We have another useful lesson for ethics and compliance officers today from the world of politics: a small but telling glimpse into how men misinterpret the #MeToo movement and stifle attempts to speak up about sexual harassment.
This example comes courtesy of Kevin Cramer, Republican congressman from North Dakota. Cramer is now running for Senate against Heidi Heitkamp, the incumbent Democrat who may well lose her seat to Cramer next month. Earlier this week Cramer was preening to the New York Times about how he speaks his mind even on controversial subjects.
OK, the New York Times asked, could we have an example? Cramer then said this about women stepping forward to say they have been sexually assaulted:
“That you’re just supposed to believe somebody because they said it happened,” Cramer said, alluding to Christine Blasey Ford — who has accused Justice Kavanaugh of sexually assaulting her when they were teenagers — and, more broadly, women who have come forward to claim that they were sexually abused or assaulted.
Invoking his wife, daughters, mother and mother-in-law, Cramer said: “They cannot understand this movement toward victimization. They are pioneers of the prairie. These are tough people whose grandparents were tough and great-grandparents were tough.”
Of course that’s stupid, even by the low standards of Republican congressmen. The telling part is why it’s stupid — how Cramer, if he’s to be taken seriously, doesn’t grasp what women complaining about harassment are trying to do. Corporate executives would do well not to fall into the same trap.
The clue is Cramer’s phrase, “this movement toward victimization.” He is trying to paint sexual assault as something that confers a special status, and that status entitles victims of assault to special privileges, so one must always suspect that a woman raising allegations of harassment or assault is simply grasping for that special status under false pretenses.
After all, victims have suffered a loss. The word literally means “a person who suffers from a destructive or injurious action or agency.” When one person suffers a loss at the hands of another, society is supposed to try to make the victim whole.
So in Cramer’s world — where “you’re just supposed to believe somebody because they said it happened” — women who raise allegations of harassment and assault are looking for a handout. In Cramer’s world, women declare themselves as victims because they want something for themselves.
That’s baloney, of course.
#MeToo Is About Accountability
Women raise allegations of harassment and assault not as an act of self-interest, but to hold others accountable. Speaking up isn’t the wimpy act of someone looking for a gimme, as Cramer implies. It’s an act of courage, because far too often, speaking up costs the accuser plenty.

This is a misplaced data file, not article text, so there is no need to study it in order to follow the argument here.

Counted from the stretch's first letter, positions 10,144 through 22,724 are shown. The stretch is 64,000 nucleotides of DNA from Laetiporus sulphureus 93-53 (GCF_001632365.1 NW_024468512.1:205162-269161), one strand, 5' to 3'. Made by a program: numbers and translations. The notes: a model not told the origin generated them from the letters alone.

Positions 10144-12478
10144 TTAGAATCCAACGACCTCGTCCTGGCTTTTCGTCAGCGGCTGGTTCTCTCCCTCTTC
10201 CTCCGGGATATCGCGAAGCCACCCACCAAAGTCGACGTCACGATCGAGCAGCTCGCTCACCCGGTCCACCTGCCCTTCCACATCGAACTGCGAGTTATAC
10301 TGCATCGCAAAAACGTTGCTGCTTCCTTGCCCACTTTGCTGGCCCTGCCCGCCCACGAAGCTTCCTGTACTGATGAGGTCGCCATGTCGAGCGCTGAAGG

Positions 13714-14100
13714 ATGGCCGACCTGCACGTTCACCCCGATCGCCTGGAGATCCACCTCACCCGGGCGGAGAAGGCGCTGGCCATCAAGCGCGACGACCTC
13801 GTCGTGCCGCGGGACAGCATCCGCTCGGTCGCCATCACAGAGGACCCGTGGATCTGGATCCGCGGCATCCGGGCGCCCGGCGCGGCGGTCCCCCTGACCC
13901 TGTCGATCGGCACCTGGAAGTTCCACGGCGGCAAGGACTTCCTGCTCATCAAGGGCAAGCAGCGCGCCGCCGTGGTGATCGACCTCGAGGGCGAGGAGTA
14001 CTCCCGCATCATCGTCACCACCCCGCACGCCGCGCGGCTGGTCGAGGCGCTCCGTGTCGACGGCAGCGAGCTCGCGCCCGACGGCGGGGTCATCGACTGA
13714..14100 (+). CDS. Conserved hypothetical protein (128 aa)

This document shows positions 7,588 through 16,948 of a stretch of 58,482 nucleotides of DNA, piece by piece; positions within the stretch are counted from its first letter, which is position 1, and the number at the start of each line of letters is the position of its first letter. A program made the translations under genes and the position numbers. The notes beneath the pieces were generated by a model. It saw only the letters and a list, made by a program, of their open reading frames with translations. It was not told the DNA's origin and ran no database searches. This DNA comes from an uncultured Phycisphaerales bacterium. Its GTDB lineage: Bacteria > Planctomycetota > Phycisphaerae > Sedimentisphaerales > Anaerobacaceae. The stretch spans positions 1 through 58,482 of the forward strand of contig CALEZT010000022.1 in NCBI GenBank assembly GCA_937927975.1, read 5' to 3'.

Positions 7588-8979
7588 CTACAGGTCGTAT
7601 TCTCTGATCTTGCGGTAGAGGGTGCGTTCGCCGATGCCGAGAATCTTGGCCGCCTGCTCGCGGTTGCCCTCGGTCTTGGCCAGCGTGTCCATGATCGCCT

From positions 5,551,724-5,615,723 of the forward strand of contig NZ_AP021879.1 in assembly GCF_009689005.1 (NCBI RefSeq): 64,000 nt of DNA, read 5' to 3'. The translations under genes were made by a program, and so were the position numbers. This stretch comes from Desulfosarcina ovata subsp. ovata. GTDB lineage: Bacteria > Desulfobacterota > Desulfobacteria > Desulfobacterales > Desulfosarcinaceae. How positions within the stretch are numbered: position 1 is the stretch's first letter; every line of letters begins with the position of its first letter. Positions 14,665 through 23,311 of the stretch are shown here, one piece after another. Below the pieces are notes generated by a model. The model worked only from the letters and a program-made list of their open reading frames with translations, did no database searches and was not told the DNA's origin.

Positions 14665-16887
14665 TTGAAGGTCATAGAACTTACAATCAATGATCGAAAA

Christine Blasey Ford had to flee her home once she spoke up. She has received death threats and her own Wikipedia page, which now consigns her to history as the woman who accused Brett Kavanaugh of assault. Every other accomplishment in Ford’s life, both personal and professional, will forever be subordinate to this chapter of her life.
In Cramer’s world, women declare themselves as victims because they want something for themselves. That’s baloney, of course.
That’s not claiming victim status as an act of self-interest. That’s enduring victim status in the name of trying to hold people accountable — and that’s the point ethics and compliance officers should make constantly about #MeToo allegations, if we’re at all serious that holding people accountable for misconduct is something worth doing.
Should claims of harassment and assault be investigated thoroughly? Of course. Ford (and Kavanaugh’s other accusers) all asked for a thorough investigation. It’s a shame the Trump Administration and Senate Republicans didn’t allow one. None of Kavanaugh’s accusers expected others to believe them just because they said so — an important point that Cramer ignored in his quest to say something stupid and then be pleased that he said it.
Regardless, the point holds: Cramer’s dim grasp of sexual assault allegations is exactly the wrong way for businesses to perceive the issue. Study his words and then do the opposite, because pretty much every one of his words is wrong.